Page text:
Cheers
  3. Marmot

    Marmot Senior Member

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    I was speaking from the point of view of someone whose current primary business is large yachts and came to this business from the deep sea liner trades where shaft generators are a useful item.

    It is a bit disingenuous to imply that the small PTO generators used on small coasters and feeder ships provide the same numbers to small medium speed engines as waste heat recovery provides to large slow-speed engines operating in the liner trades rather than coasting. Those are two very different types of service.

    I am far from a Luddite or stodgy old steam chief but it is easy for me to say that both of those applications are far far from the type of service all but a very tiny handful of very large yachts will ever see and implying otherwise may be fun but hardly realistic or even on the distant horizon.
  4. HTMO9

    HTMO9 Senior Member

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    Marmot

    Dear Sir,

    Thats why I was asking more than insisting. I have lived my business
    live in the commercial shipping world and I am now planning my / our
    retirement boat. I am on the forum to learn and I do appreciate your
    arguments.

    This discussion is very informative for me and our arguments are not far
    from each other. If it turns out that my ideas in yachting are not worth
    it, I will have learned and I will save money and anger.

    Cheers
  5. Marmot

    Marmot Senior Member

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    There are lots of ways that "commercial" energy management might (and probably should be) applied to large yachts. If you have the cash and the inclination, waste heat recovery is a very good place to start. A small jacket water heated evaporator like one of the Maxims or an Aqua instead of an RO unit is one place where off the shelf items could present real savings.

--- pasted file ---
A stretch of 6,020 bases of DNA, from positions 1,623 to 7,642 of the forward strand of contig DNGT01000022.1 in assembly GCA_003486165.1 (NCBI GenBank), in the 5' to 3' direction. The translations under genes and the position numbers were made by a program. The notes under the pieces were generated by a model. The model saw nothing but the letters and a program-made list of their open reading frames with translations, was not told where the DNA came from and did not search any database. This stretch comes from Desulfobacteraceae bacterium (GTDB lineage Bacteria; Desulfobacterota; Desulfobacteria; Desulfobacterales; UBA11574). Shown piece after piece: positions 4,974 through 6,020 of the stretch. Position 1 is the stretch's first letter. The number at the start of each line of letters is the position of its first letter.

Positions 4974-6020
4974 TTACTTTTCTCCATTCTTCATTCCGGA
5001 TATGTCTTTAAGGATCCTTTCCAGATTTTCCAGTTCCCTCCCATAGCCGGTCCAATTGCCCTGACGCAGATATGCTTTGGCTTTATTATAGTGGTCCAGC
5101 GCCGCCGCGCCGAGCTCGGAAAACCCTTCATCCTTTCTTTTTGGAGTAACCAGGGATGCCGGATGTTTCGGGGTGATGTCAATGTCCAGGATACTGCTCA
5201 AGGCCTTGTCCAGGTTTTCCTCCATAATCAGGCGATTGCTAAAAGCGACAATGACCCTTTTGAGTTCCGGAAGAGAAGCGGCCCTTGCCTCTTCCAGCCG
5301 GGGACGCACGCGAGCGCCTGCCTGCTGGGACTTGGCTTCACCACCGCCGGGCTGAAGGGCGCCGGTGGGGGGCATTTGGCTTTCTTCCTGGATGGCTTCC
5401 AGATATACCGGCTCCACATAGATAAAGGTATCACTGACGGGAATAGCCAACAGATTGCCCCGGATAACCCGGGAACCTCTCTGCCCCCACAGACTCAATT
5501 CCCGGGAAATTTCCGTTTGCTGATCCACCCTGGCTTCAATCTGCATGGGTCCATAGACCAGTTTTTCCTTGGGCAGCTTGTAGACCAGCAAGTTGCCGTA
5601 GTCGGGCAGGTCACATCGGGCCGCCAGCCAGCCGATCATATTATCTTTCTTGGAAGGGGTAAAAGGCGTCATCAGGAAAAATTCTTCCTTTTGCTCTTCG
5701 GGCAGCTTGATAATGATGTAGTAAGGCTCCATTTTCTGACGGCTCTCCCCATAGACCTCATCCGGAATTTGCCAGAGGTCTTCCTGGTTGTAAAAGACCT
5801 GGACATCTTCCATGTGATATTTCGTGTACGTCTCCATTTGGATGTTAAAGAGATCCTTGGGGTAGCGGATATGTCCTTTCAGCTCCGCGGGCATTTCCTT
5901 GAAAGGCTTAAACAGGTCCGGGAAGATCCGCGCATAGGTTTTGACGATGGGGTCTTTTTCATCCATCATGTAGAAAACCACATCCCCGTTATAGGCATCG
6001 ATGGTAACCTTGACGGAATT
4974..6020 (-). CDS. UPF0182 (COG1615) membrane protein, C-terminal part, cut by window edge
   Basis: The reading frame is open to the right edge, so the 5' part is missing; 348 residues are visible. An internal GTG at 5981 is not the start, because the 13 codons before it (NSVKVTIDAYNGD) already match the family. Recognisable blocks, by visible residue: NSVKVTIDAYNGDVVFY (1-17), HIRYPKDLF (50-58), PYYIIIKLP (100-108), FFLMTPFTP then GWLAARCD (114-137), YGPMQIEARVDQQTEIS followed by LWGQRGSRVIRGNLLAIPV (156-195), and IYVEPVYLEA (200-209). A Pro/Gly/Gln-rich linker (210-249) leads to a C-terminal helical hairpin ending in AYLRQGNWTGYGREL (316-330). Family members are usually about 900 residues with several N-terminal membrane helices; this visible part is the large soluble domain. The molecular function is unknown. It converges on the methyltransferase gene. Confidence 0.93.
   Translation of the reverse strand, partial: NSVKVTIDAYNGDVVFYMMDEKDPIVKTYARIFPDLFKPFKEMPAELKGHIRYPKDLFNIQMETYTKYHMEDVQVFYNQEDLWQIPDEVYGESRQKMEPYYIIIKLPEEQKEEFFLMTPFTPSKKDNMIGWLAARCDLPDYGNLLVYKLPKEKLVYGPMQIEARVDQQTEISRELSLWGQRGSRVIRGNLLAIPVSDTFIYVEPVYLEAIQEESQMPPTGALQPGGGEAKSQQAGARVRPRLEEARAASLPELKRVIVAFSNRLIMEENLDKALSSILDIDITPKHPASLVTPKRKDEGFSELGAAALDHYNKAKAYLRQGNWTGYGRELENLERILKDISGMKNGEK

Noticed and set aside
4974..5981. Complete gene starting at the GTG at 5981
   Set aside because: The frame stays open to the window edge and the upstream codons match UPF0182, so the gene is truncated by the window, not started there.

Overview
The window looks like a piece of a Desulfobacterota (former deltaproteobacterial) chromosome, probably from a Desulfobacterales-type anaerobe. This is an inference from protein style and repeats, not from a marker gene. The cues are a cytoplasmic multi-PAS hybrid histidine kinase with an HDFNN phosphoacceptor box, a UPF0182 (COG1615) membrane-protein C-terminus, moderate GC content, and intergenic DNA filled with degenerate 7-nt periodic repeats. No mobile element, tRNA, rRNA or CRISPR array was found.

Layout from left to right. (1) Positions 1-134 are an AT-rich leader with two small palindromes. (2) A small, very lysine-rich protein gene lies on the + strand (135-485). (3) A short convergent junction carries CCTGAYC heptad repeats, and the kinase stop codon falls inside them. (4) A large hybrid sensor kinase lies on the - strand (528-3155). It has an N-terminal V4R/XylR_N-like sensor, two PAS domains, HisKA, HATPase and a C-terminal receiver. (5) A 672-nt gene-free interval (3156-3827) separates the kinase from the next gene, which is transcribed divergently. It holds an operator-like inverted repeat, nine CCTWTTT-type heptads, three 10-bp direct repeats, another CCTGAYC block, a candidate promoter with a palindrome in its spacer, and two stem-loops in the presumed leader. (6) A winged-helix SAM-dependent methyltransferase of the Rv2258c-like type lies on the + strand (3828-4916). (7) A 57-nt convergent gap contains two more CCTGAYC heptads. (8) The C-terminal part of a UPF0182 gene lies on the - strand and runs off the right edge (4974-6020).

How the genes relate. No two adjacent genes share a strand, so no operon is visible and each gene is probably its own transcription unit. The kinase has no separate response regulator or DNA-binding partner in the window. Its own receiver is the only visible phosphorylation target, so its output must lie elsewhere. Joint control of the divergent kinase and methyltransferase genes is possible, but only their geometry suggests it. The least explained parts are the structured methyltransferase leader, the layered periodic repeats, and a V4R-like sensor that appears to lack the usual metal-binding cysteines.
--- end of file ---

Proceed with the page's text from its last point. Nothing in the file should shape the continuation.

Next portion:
6. HTMO9

    HTMO9 Senior Member

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    What I mean with sinergy effects for example is:

    I have been a guest on a friends 187 ft yacht. 2 x 1492 KW engines,
    2 x 270 KWe diesel gens plus emergency gen. During cruise at 14 Kts,
    the engines consumed about 300+ Liters per hour each plus the
    fuel consumption of the gen(s). The ship had two large hot water boiler
    heated only by electrical energy. The ship could only be heated in cold
    weather by the reverse mode AC. Why not using energy which is there
    and otherwise wasted like heat from the engines cooling water or hot
    exhaust. That could be used via heat exchangers to produce hot water
    and to heat the chilled water circuit of the AC system.

    If have seen more things like this on large yachts. On commercial ships
    were money counts, using process heat for services like this, has been
    standard for many years.

    I know, the approach is, keep it simple and equipment which is not there,
    cant break. But EPA Tier 3 and 4 are comming, plus fuel cost will only go up